Appreciating Your Village

 
Image Courtesy Unsplash

Image Courtesy Unsplash

It takes a village to raise a child. You hear it often, and once you have a child you realize how true this actually is. I have recently read a few blog posts regarding the importance a tribe can be, including our own post written by Kristy. The support and the necessary breaks every once in a while can be a huge life, and sanity, saver.

I wanted to write about this tribe and it’s importance, but from a different perspective. You see, I have been raised by a couple of seriously amazing parents. They weren’t always perfect, but they were pretty close. But I was also extremely fortunate to be raised in a large tribe.

We grew up in the town that both my mom and my dad grew up in. We were constantly surrounded by not only a tribe of biological aunts and uncles, but also a tribe of “aunts” and “uncles” that were my parents very dear friends. The love and support we always had was incredible.

This tribe held us accountable for our actions, because there were eyes EVERYWHERE!

They came to games, concerts, birthdays, as well as play dates, park days and pretty much any activity you could imagine.

The tribe grew and changed as we grew up. Our friends changed, and our tribe grew as our parents bonded. It was always growing, but never shrinking. Once you were in, you always had their support. We may not have seen them as frequently, but to this day I know that I could pick up the phone and call any of them and feel the love and support immediately.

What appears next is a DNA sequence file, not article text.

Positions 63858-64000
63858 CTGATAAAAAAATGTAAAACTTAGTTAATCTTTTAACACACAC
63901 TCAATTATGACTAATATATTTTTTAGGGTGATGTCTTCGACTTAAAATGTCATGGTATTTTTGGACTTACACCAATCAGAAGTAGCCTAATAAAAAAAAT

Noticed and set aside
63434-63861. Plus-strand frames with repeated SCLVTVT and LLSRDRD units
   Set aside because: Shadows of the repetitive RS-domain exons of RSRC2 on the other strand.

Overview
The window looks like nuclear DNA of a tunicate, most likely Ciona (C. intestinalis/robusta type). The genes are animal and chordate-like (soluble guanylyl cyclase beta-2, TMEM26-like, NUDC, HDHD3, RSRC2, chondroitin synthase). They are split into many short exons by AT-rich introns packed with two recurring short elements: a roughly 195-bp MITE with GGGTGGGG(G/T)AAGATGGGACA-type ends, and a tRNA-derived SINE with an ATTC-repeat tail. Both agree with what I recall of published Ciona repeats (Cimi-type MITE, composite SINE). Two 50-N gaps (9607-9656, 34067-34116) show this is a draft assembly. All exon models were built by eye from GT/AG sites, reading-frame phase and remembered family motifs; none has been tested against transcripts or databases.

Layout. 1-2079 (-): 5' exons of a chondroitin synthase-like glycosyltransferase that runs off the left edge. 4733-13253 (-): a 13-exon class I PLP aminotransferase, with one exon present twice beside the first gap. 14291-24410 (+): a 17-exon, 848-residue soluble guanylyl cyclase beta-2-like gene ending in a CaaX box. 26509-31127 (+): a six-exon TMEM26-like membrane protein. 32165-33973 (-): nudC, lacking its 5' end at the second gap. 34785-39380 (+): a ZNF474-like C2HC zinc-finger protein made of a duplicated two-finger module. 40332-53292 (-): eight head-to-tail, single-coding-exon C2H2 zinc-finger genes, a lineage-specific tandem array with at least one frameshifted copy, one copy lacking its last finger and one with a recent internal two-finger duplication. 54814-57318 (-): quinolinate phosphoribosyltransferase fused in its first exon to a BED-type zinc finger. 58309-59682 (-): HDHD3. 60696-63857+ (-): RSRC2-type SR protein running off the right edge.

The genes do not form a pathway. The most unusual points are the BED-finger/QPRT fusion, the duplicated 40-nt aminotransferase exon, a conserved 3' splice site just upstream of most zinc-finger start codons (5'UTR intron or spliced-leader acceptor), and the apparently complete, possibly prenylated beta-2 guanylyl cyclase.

Looking back I can see how valuable this tribe was for my mom as well. There would be play dates where they would give my mom a well deserved break, which would be reciprocated as she gave someone else a break. Being able to vent, seek advice, and laugh about the crazy circumstances you deal with as a parent is so important to me, so I can imagine it would have been the same for my mom.

I have learned, developed, and appreciated so many things from all of the men and women who were part of the tribe who raised me. I have learned to sew, to appreciate art, to dance with my husband in the kitchen, to bake, to ride a horse, drive a boat, to laugh whole heartedly, and to meditate to name a few. I have watched them juggle careers and kids, to go to school while raising a family, to deal with loss, and to show love in so many forms.

Through their love and support I built confidence. I learned to problem solve in a variety of ways, and to handle conflict. I have watched and observed a variety of parenting styles, which I know has impacted the way that I parent my own children.

You see, it’s not just the parents who benefit from the tribe. I feel that I am a better person, nurse, wife, and mother because of the tribe I was raised in. I hope that one day my children feel the same about this amazing, wonderful, and diverse tribe that surrounds them with love.

Sarah Byrne